Case Example Joyce

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Joyce is a 38-year-old woman who has been married for 8 years. She presents with a long, intermittent history of bulimia and other features consistent with

Table 5.3 Elements of the Current Classification System (DSM-IV-TR) for Sexual Aversion Disorder and a Proposed Revision to the Classification System


Lifelong (primary sexual aversion) Acquired (secondary sexual aversion)

Primary sexual aversion Secondary sexual aversion

Current DSM-IV-TR criteria Lifelong anxiety, fear, or disgust to sexual stimuli

Acquired anxiety, fear, or disgust to sexual stimuli

Proposed revised criteria Acquisition of fear, anxiety, or disgust before the development of healthy sexual interactions with a partner Acquisition of fear, anxiety, or disgust after the development of healthy sexual interactions with a partner obsessive-compulsive spectrum disorder. Her bulimic symptoms responded rather readily to an exposure-based cognitive behavioral treatment strategy. Over the course of therapy she gradually was able both to cease purging and to expose herself to foods she had previously restricted and to situations she had avoided.

During the course of treatment she eventually acknowledged a history of sexual abuse as an early adolescent. She had denied any abuse history during the initial evaluation, but was able to reveal her history as she became more trusting of and comfortable with her therapist. She reported that she had never revealed her abuse to anyone other than a cousin and that her immediate family, including her husband, were unaware of her history of abuse.

Joyce is the second child in a close family that includes her and two siblings. She describes her parents as caring and involved, yet not particularly emotionally disclosing. She categorizes her family as supportive and celebrative of personal successes while tending to avoid discussion of emotionally difficult issues. Joyce reports feeling that if she had revealed her abuse, her parents would be devastated and retrospectively guilty over not having protected her better as a child.

Joyce reports that her abuse represented her first sexual experiences. When she was 12 a 17-year-old neighbor began seeking her out during neighborhood games and activities, encouraging her to spend increasing amounts of time with him. Joyce was friendly with his siblings and naturally trusting of him. He became increasingly sexually aggressive, progressing from touching her relatively quickly to forced fellatio and intercourse, and she recalls feeling that she did not want to resist him for fear that he would be disappointed or angry with her. The abuse continued for about 2 years until, at age 14, she threatened to inform his parents of his actions and he ceased his abuse of her. He left for college shortly thereafter.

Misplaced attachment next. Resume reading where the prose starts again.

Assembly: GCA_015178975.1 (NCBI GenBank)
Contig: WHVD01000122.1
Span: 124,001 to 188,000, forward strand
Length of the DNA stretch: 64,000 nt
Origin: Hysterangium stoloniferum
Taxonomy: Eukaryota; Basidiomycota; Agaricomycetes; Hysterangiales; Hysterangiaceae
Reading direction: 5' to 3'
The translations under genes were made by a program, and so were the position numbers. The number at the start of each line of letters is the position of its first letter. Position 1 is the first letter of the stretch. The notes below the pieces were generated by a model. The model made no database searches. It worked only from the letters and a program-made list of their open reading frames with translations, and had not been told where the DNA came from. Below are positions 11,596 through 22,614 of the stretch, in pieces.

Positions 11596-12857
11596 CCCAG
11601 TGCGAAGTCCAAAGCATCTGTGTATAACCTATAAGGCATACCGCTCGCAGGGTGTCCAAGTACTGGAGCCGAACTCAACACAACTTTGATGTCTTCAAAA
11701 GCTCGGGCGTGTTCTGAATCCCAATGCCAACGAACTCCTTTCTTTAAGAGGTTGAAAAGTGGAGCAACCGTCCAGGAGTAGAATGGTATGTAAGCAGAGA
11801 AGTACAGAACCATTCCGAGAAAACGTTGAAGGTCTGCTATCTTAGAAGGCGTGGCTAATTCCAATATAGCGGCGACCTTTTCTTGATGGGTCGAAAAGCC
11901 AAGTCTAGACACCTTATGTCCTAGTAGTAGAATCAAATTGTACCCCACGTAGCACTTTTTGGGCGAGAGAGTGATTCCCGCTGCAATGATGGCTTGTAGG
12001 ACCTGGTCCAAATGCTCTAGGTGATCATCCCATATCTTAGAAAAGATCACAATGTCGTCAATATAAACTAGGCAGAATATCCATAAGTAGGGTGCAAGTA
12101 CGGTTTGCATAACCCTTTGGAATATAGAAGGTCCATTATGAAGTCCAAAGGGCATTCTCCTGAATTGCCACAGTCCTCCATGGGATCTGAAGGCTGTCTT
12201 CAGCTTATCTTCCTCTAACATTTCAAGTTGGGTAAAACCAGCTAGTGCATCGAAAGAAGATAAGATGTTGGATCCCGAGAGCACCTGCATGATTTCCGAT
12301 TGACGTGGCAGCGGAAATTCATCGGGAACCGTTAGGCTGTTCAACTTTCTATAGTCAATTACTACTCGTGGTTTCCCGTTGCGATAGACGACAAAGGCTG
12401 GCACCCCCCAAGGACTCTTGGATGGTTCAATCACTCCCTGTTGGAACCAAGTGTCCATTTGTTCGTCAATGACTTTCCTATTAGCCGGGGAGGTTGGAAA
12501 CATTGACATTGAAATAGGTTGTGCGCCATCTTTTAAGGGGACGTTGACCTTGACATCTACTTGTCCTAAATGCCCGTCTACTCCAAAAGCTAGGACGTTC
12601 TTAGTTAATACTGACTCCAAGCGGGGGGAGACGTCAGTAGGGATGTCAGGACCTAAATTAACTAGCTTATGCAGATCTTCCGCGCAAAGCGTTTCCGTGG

Joyce began dating at age 15 and was sexually active "fairly quickly" in each of a succession of relationships. She describes herself as promiscuous throughout high school and college. The majority of her relationships are characterized by relatively early onset of physical intimacy, which included intercourse and oral sex (both fellatio and cunnilingus). Sexual behavior always began as pleasurable for her but fairly rapidly became unpleasant. She reports that she felt very sexually attracted to her male partners initially, but at the point in the relationship that sex became routine or expected, her responsiveness declined and sexual behavior became aversive to her. Intercourse became painful and disgusting to her and she experienced revulsion at even the idea of sex with her current partner. Importantly, she maintained sexual drive such that she masturbated to orgasm on a regular (once a week) basis and she also continued to experience sexual attraction and desire for men other than her partner.

She met her future husband, Bill, when she was 28. As in other relationships, she was attracted to him and initially had a pleasurable and fulfilling sexual relationship with him. She experienced desire arousal and orgasm when they were sexual. She was frustrated when their sex became aversive to her but decided to "tough it out," assuming, she supposes in retrospect, that her sexual response would improve given enough time and love. Joyce also hoped that the state of being married would also help her response since she had some guilt over nonmarital sex and expected to feel a postmarital reduction in the anxiety she associated with sexual behavior. She married Bill after dating for 2 years.

Joyce reports that at no point during marriage did her sexual aversion dissipate. On the contrary, Bill became increasingly frustrated with her avoidance of sex and demanded more frequent intercourse. Joyce's attempts to explain her aversive response to him were not helpful and he became irritated and verbally abusive of her. At the point that she disclosed her history of sexual abuse in therapy, she and Bill were in considerable marital distress. Their frequency of intercourse had declined to roughly monthly, and then only with considerable endurance of distress from Joyce and verbal intimidation from Bill.

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